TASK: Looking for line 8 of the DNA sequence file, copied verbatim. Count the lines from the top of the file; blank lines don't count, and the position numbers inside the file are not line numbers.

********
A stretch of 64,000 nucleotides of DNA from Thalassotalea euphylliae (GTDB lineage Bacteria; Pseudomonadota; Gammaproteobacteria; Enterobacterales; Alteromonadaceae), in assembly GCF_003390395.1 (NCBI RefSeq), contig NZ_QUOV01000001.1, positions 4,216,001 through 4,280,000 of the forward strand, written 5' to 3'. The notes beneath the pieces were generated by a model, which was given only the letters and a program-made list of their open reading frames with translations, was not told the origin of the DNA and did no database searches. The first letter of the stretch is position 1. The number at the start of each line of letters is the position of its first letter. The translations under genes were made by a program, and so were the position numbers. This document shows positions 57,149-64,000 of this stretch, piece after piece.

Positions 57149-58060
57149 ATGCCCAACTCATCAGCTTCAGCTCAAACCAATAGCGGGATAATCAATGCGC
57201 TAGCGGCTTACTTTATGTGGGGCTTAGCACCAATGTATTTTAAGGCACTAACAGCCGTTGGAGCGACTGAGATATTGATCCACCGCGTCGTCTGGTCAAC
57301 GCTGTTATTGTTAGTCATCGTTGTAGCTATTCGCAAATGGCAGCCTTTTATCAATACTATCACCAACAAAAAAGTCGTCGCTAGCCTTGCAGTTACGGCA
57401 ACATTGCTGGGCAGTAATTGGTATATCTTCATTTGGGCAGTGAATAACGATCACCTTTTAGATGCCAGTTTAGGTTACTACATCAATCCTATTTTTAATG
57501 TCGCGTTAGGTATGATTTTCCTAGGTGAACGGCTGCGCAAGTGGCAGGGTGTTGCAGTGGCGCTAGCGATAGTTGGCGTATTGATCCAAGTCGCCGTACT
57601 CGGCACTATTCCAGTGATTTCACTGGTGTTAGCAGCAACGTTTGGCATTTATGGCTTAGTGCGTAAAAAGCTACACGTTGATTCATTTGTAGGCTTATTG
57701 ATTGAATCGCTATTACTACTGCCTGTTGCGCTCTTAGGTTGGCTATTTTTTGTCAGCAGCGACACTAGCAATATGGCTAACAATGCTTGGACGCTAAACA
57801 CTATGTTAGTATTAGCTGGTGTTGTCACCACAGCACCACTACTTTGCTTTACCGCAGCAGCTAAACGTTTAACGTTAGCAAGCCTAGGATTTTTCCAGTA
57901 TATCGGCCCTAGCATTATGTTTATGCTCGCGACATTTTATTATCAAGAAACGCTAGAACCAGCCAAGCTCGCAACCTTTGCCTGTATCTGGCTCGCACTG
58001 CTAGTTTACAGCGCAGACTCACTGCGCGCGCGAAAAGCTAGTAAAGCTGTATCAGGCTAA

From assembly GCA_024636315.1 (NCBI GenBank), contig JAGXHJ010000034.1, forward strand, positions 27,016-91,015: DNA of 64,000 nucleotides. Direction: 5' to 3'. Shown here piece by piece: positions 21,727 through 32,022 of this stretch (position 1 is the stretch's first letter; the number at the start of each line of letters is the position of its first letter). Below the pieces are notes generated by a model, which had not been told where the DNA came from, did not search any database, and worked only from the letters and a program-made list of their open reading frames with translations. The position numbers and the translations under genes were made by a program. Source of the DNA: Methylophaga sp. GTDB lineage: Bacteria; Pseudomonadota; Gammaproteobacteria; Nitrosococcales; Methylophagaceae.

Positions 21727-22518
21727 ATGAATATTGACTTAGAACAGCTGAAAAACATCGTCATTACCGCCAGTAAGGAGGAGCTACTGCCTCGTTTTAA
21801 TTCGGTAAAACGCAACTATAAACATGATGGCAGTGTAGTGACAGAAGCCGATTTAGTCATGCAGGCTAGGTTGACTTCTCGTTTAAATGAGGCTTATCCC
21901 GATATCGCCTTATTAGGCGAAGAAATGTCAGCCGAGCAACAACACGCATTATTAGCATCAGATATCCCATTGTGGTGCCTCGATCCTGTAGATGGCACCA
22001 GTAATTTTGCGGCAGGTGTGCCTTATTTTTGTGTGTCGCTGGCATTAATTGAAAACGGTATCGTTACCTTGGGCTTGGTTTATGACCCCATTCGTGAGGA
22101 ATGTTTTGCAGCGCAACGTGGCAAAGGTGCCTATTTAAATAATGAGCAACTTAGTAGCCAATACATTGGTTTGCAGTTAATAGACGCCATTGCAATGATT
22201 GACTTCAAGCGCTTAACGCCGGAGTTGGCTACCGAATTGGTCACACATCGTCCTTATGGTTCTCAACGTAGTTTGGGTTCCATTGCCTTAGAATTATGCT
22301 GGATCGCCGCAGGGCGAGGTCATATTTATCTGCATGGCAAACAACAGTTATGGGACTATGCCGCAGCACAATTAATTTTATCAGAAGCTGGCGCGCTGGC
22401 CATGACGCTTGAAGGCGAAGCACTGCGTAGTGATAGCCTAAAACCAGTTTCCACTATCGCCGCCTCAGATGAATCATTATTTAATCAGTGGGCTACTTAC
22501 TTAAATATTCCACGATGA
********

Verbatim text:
57601 CGGCACTATTCCAGTGATTTCACTGGTGTTAGCAGCAACGTTTGGCATTTATGGCTTAGTGCGTAAAAAGCTACACGTTGATTCATTTGTAGGCTTATTG